A real browsers’ buffet, though everything on the menu is appetizer sized.

FACTOPIA!

FOLLOW THE TRAIL OF 400 FACTS...

Free association rules in this gathering of hundreds of facts about science, technology, and the natural world.

Strung along a single long, fine dotted line that meanders irregularly across each page from first to last, the one- or two-sentence factoids and observations veer from topic to topic but are linked by a key word or concept. The fact, for instance, that a rectangle has four sides leads to the note that there are four species of giraffe, then to the information that a group of giraffes is a “tower,” that the Eiffel Tower gets 60 tons of paint slapped on it every seven years, that cave artists added the mineral mica to their paint, that fluoride is a mineral, and so on and on. As one way to vary the pace of the onslaught of trivia, the line occasionally forks to send readers to a related sequence on another page, and as another, the illustrations mix bright stock photos and Smith’s comical cartoon figures in a broad range of sizes. Readers with attention spans on the short side may indeed find plenty of, as Hale promises, “mind-blowing, wow-worthy and crazily cool” facts, but the arbitrary ordering will quickly lead to informational overload with any sustained exposure. Alas, the “FACTopians” provide no sources beyond a slew of unidentified URLs at the end—to the various resources’ homepages, to boot, so would-be researchers who go to usgs.gov, for example, will be hard-pressed to find out exactly what information was gleaned from there.

A real browsers’ buffet, though everything on the menu is appetizer sized. (Nonfiction. 6-10)

Pub Date: May 4, 2021

ISBN: 978-1-912920-71-6

Page Count: 208

Publisher: Britannica Books

Review Posted Online: March 2, 2021

Kirkus Reviews Issue: March 15, 2021

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An immersive dunk into a vast subject—and on course for shorter attention spans.

EVERYTHING AWESOME ABOUT SHARKS AND OTHER UNDERWATER CREATURES!

In the wake of Everything Awesome About Dinosaurs and Other Prehistoric Beasts! (2019), Lowery spins out likewise frothy arrays of facts and observations about sharks, whales, giant squid, and smaller but no less extreme (or at least extremely interesting) sea life.

He provides plenty of value-added features, from overviews of oceanic zones and environments to jokes, drawing instructions, and portrait galleries suitable for copying or review. While not one to pass up any opportunity to, for instance, characterize ambergris as “whale vomit perfume” or the clownfish’s protective coating as “snot armor,” he also systematically introduces members of each of the eight orders of sharks, devotes most of a page to the shark’s electroreceptive ampullae of Lorenzini, and even sheds light on the unobvious differences between jellyfish and the Portuguese man-of-war or the reason why the blue octopus is said to have “arms” rather than “tentacles.” He also argues persuasively that sharks have gotten a bad rap (claiming that more people are killed each year by…vending machines) and closes with pleas to be concerned about plastic waste, to get involved in conservation efforts, and (cannily) to get out and explore our planet because (quoting Jacques-Yves Cousteau) “People protect what they love.” Human figures, some with brown skin, pop up occasionally to comment in the saturated color illustrations. (This book was reviewed digitally with 10-by-17-inch double-page spreads viewed at 45% of actual size.)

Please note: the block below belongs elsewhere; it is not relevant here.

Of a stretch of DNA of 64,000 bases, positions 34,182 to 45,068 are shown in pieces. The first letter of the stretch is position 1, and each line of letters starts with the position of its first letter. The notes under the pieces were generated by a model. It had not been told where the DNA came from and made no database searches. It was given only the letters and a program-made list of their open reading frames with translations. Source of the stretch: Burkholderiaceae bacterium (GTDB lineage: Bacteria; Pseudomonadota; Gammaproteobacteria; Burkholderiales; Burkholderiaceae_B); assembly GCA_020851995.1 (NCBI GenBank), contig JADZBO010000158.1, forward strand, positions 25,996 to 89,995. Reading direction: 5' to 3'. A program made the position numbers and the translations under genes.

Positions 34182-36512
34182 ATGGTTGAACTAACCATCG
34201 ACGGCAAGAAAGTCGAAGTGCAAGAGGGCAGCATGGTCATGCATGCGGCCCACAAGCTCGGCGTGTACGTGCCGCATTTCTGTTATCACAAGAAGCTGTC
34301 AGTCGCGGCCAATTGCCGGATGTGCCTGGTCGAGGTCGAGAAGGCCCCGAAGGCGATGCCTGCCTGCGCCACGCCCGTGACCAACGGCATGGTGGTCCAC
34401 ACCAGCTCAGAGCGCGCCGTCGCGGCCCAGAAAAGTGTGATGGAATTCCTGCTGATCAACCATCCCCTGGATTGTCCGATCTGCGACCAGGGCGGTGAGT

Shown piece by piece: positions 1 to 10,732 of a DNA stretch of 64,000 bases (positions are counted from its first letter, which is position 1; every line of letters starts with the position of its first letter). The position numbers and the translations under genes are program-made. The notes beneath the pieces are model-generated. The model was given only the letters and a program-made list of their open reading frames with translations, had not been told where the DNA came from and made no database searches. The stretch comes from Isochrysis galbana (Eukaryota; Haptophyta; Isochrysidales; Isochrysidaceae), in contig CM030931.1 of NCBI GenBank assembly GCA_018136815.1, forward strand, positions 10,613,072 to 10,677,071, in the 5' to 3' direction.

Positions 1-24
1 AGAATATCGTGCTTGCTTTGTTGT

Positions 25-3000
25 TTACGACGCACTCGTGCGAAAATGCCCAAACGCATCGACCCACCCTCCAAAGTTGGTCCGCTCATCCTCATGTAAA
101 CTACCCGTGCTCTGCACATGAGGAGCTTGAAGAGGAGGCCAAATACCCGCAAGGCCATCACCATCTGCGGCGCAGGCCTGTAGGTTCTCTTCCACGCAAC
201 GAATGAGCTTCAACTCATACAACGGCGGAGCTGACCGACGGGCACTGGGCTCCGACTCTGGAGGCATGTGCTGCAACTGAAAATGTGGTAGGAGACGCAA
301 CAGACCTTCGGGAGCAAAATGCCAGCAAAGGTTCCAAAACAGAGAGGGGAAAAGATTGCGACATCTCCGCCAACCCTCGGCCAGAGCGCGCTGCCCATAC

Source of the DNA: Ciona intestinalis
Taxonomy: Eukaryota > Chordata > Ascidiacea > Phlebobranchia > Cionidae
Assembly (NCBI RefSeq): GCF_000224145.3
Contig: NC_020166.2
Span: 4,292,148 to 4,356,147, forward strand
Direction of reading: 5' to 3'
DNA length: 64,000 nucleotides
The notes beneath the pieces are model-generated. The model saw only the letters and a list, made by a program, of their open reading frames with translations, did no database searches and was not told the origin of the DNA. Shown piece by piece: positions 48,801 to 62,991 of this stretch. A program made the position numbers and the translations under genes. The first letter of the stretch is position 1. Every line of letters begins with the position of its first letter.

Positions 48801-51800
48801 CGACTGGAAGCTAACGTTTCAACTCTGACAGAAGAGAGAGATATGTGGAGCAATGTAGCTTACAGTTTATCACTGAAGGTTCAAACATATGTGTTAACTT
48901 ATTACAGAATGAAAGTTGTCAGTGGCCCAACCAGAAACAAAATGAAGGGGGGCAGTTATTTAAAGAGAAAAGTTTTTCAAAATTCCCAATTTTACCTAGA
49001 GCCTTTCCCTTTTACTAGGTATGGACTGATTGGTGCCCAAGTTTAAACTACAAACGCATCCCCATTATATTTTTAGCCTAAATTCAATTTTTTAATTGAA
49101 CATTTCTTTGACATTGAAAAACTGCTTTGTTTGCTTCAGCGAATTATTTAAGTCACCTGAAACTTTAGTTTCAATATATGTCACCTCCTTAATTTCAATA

An immersive dunk into a vast subject—and on course for shorter attention spans. (bibliography, list of organizations) (Nonfiction. 7-10)

Pub Date: Oct. 6, 2020

ISBN: 978-1-338-35973-2

Page Count: 128

Publisher: Orchard/Scholastic

Review Posted Online: June 30, 2020

Kirkus Reviews Issue: July 15, 2020

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A good overview of this complex, essential organ, with an energetic seasoning of silliness.

THE BRAIN IS KIND OF A BIG DEAL

An introduction to the lead guitar and vocalist for the Brainiacs—the human brain.

The brain (familiar to readers of Seluk’s “The Awkward Yeti” webcomic, which spun off the adult title Heart and Brain, 2015) looks like a dodgeball with arms and legs—pinkish, sturdy, and roundish, with a pair of square-framed spectacles bestowing an air of importance and hipness. Other organs of the body—tongue, lungs, stomach, muscle, and heart—are featured as members of the brain’s rock band (the verso of the dust jacket is a poster of the band). Seluk’s breezy, conversational prose and brightly colored, boldly outlined cartoon illustrations deliver basic information. The brain’s role in keeping the heart beating and other automatic functions, directing body movements, interpreting sights and sounds, remembering smells and tastes, and regulating sleep and hunger are all explained, prose augmented by dialogue balloons and information sidebars. Seluk points out, importantly, that feelings originate in the brain: “You can control how you react…but your feelings happen no matter what.” The parodied album covers on the front endpapers (including the Beatles, Pink Floyd, Green Day, Run DMC, Queen, Nirvana) will amuse parents—or at least grandparents—and the rear endpapers serve up band members’ clever social media and texting screenshots. Backmatter includes a glossary and further brain trivia but no resources or bibliography.

A good overview of this complex, essential organ, with an energetic seasoning of silliness. (Informational picture book. 6-8)

Pub Date: Oct. 1, 2019

ISBN: 978-1-338-16700-9

Page Count: 40

Publisher: Orchard/Scholastic

Review Posted Online: June 23, 2019

Kirkus Reviews Issue: July 15, 2019

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